Judge Demands More Info On Second Schottenfeld Settlement

Apr 6 2010 | 9:36am ET

U.S. District Judge Jed Rakoff has struck again, denying Schottenfeld Group’s bid to wash its hands of the Galleon Group insider-trading scandal.

Rakoff, who is overseeing the civil trial of Galleon founder Raj Rajaratnam, yesterday withheld his approval from a settlement agreement between the New York trading firm and the Securities and Exchange Commission. The judge said he “requires further information” before granting his acquiesce, giving the two sides a week to come up with it.

It is the second time in less than a year that Rakoff has delayed a proposed SEC settlement: In September, he rejected a proposed $33 million settlement with Bank of America over its acquisition of Merrill Lynch. Rakoff eventually approved an accord, but it cost BofA nearly five times as much to make the case go away.

Rakoff said that the SEC-Schottenfeld pact—the second between the two sides in less than a week—“does not appear unreasonable on its face.” Schottenfeld, which has seen three of its employees charged in the case, agreed to pay about $763,000 to settle securities fraud charges related to the alleged Rajaratnam insider-trading circle. But Rakoff said he wants to know how the disgorgement—which accounts for $460,475 of the settlement—was calculated, as well a more details about Schottenfeld’s agreements to tighten its compliance and hire an independent consultant.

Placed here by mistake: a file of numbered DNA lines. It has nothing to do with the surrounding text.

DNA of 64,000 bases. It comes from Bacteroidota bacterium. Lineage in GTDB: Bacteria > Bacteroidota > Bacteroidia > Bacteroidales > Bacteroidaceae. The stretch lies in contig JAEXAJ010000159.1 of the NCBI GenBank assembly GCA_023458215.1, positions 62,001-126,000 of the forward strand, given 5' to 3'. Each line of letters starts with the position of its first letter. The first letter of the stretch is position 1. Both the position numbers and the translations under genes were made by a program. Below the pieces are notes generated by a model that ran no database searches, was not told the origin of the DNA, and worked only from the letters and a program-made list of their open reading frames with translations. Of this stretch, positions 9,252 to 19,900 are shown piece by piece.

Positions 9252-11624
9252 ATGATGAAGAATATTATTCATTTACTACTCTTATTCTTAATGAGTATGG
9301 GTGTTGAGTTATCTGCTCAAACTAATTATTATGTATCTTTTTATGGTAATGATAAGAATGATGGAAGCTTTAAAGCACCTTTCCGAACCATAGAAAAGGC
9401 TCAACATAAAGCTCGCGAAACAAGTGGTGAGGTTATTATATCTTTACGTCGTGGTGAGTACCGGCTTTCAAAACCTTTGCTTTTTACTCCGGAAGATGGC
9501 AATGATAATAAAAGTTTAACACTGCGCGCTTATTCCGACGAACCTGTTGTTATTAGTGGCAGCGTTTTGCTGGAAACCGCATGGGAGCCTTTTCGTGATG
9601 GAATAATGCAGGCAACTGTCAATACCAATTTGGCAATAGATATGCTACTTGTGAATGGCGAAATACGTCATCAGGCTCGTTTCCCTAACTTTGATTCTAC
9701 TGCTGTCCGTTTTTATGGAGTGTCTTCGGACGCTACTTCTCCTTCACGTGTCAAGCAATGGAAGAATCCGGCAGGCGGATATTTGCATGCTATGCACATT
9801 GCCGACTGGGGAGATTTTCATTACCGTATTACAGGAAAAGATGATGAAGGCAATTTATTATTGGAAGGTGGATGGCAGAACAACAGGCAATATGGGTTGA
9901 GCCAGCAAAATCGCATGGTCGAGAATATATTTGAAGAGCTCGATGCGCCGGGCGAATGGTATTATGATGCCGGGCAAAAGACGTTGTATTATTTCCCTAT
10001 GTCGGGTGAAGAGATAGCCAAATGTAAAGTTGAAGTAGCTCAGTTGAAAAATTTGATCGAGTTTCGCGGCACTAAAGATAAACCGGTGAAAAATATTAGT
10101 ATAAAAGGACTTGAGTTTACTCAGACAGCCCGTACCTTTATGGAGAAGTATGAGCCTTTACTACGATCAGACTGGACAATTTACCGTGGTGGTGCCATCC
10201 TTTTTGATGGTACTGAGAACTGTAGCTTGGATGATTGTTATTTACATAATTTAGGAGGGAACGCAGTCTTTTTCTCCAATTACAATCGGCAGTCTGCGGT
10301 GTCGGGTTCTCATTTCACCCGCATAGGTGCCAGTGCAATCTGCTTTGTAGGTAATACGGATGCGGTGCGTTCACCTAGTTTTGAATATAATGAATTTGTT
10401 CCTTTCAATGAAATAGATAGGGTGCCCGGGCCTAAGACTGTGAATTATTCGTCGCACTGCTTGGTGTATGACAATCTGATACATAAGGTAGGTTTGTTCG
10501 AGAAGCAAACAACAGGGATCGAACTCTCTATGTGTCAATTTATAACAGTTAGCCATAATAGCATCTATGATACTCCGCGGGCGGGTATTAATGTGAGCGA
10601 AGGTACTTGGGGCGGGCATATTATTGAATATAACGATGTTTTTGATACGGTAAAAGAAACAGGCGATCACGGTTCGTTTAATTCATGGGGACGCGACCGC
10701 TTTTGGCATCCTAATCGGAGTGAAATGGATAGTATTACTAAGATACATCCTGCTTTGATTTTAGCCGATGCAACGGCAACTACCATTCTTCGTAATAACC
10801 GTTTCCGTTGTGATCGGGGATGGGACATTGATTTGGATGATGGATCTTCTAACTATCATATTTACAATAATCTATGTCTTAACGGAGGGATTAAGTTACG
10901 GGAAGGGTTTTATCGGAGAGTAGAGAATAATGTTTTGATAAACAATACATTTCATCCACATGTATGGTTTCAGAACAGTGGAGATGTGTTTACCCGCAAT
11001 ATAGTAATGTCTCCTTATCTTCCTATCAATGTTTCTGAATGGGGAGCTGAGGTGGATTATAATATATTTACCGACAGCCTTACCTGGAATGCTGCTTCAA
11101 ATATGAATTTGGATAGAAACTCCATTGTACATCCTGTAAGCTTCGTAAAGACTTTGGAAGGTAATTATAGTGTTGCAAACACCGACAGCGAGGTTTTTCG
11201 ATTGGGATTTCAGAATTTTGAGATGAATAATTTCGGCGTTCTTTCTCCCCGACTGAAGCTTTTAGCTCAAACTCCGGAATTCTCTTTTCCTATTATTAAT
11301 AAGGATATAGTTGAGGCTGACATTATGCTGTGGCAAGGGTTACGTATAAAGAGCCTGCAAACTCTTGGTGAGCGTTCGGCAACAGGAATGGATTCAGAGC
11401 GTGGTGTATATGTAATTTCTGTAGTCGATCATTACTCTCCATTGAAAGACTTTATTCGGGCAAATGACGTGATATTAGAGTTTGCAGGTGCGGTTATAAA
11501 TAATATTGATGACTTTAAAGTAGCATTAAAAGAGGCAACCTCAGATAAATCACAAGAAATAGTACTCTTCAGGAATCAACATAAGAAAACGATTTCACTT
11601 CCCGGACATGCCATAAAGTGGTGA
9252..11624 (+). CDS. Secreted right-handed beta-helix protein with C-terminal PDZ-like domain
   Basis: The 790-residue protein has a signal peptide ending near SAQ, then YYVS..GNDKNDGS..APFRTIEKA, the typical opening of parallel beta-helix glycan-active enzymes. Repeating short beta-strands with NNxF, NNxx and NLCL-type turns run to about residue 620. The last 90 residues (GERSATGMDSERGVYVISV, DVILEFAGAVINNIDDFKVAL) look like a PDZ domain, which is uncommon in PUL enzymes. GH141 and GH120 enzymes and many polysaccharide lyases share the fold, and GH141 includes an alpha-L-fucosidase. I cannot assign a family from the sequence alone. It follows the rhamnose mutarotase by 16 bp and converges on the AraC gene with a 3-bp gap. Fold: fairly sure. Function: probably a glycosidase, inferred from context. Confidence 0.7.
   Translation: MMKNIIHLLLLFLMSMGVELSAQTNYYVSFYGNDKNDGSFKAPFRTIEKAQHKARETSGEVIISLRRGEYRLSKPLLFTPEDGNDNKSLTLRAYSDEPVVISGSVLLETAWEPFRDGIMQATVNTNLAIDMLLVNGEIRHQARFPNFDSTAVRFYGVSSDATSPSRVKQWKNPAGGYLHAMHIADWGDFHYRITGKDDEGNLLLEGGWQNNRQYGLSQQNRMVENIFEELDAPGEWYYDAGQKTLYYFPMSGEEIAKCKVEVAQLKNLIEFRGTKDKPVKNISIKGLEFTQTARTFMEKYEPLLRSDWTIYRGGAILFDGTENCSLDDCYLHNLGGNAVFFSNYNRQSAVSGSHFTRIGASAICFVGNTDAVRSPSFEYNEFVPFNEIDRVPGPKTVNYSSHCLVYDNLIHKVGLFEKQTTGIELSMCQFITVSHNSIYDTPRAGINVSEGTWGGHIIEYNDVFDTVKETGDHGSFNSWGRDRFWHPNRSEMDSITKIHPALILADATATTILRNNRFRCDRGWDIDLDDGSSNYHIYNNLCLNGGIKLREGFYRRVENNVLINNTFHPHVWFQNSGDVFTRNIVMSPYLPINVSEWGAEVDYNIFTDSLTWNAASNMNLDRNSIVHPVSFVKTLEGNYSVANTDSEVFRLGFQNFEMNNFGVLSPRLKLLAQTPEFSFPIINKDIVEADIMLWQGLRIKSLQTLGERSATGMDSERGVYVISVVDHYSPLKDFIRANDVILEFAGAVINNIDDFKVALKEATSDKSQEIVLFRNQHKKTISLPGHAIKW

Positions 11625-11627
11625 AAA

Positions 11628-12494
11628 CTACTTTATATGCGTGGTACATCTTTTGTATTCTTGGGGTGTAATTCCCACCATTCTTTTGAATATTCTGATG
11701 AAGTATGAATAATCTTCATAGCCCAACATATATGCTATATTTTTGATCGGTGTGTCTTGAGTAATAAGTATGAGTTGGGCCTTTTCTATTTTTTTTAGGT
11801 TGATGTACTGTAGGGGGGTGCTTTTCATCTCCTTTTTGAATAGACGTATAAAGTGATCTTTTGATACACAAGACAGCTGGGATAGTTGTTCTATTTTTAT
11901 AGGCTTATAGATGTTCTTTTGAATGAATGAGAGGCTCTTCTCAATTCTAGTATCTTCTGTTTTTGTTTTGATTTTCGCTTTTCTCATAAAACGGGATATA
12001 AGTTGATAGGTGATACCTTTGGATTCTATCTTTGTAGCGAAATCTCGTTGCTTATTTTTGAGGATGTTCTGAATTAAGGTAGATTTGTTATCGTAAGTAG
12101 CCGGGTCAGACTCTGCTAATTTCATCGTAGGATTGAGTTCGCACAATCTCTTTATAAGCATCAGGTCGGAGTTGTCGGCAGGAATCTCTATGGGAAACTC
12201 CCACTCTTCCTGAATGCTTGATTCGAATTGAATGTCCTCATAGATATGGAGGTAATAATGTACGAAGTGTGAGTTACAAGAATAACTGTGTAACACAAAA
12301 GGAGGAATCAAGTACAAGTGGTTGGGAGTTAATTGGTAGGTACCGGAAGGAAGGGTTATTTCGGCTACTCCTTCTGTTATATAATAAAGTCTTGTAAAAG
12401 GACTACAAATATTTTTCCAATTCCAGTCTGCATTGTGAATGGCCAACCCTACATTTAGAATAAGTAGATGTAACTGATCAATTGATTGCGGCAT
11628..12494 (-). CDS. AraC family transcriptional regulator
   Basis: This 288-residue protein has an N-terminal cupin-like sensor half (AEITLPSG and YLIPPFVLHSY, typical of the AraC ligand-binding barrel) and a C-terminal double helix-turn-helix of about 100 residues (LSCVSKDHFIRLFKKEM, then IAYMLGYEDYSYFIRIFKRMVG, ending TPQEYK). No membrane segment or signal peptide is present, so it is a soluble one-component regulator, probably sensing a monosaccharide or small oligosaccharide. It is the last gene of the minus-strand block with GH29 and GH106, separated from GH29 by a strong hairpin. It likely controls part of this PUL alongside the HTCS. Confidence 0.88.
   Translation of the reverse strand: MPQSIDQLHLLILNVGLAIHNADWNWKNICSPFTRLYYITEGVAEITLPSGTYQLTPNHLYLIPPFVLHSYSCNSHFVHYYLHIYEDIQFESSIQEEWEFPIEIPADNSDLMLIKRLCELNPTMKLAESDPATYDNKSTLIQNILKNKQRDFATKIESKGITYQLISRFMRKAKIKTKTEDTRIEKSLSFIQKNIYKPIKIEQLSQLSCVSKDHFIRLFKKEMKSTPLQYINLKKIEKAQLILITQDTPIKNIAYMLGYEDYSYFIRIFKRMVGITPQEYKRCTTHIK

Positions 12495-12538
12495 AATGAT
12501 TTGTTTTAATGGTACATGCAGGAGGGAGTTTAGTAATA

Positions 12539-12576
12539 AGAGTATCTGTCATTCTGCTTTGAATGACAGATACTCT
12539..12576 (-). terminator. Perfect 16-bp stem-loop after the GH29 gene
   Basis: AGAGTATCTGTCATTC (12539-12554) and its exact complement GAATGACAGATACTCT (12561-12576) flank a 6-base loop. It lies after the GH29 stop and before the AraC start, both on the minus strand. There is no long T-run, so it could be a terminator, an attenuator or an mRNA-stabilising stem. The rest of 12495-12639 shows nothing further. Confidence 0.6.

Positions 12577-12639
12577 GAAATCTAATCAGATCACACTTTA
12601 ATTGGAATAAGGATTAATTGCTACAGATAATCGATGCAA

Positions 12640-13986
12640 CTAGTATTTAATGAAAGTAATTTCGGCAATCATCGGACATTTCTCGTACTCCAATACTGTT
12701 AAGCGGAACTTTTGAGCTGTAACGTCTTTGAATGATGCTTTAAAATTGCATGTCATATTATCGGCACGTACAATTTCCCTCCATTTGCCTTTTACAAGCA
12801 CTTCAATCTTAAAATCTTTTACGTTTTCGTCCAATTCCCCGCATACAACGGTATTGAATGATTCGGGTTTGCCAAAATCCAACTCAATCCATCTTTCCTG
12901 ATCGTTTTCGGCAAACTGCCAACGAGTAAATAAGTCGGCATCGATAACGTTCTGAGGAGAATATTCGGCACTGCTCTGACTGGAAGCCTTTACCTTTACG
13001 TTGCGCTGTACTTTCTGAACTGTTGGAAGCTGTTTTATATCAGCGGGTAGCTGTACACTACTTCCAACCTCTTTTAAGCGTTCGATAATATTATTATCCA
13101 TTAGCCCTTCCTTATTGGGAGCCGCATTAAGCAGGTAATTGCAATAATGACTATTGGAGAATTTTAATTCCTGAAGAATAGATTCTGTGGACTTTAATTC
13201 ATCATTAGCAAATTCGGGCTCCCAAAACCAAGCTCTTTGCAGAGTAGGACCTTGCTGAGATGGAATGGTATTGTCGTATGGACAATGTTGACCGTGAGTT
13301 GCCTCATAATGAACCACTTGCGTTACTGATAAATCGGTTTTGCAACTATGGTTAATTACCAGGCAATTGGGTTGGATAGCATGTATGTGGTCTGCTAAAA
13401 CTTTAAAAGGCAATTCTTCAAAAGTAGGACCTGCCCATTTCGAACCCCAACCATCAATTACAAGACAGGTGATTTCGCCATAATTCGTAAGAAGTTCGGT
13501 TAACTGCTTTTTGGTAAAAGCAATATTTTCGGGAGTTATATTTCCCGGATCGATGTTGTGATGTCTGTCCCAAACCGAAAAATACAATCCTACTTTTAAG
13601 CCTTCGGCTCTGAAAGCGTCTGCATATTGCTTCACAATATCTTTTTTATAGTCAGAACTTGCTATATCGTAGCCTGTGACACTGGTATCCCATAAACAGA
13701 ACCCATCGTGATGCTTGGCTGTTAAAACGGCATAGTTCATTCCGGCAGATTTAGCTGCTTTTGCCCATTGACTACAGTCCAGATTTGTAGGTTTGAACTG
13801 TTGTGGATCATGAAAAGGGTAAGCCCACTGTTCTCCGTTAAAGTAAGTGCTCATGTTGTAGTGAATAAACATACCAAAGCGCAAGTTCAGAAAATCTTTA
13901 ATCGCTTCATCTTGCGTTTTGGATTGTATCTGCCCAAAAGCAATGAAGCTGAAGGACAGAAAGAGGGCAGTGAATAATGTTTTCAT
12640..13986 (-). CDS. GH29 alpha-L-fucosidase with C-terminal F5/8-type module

Last week, Schottenfeld agreed to settle charges related to the other half of the $50 million insider-trading case for $1.2 million.


In Depth

The Benefits Of Private Debt Investing

May 7 2015 | 10:43am ET

Jeffrey Haas is chief operating officer of Old Hill Partners Inc., an SEC-registered...

Lifestyle

Yale Receives $150 Million Gift from Blackstone’s Schwarzman

May 12 2015 | 12:10am ET

Yale University announced it has received a $150 million gift from Blackstone Group...

Guest Contributor

How To Generate 6% Yield In A Volatile World

May 22 2015 | 6:41am ET

Private credit comes in many different flavors, all with the common themes of over...

 

Sponsored Content

Editor's Note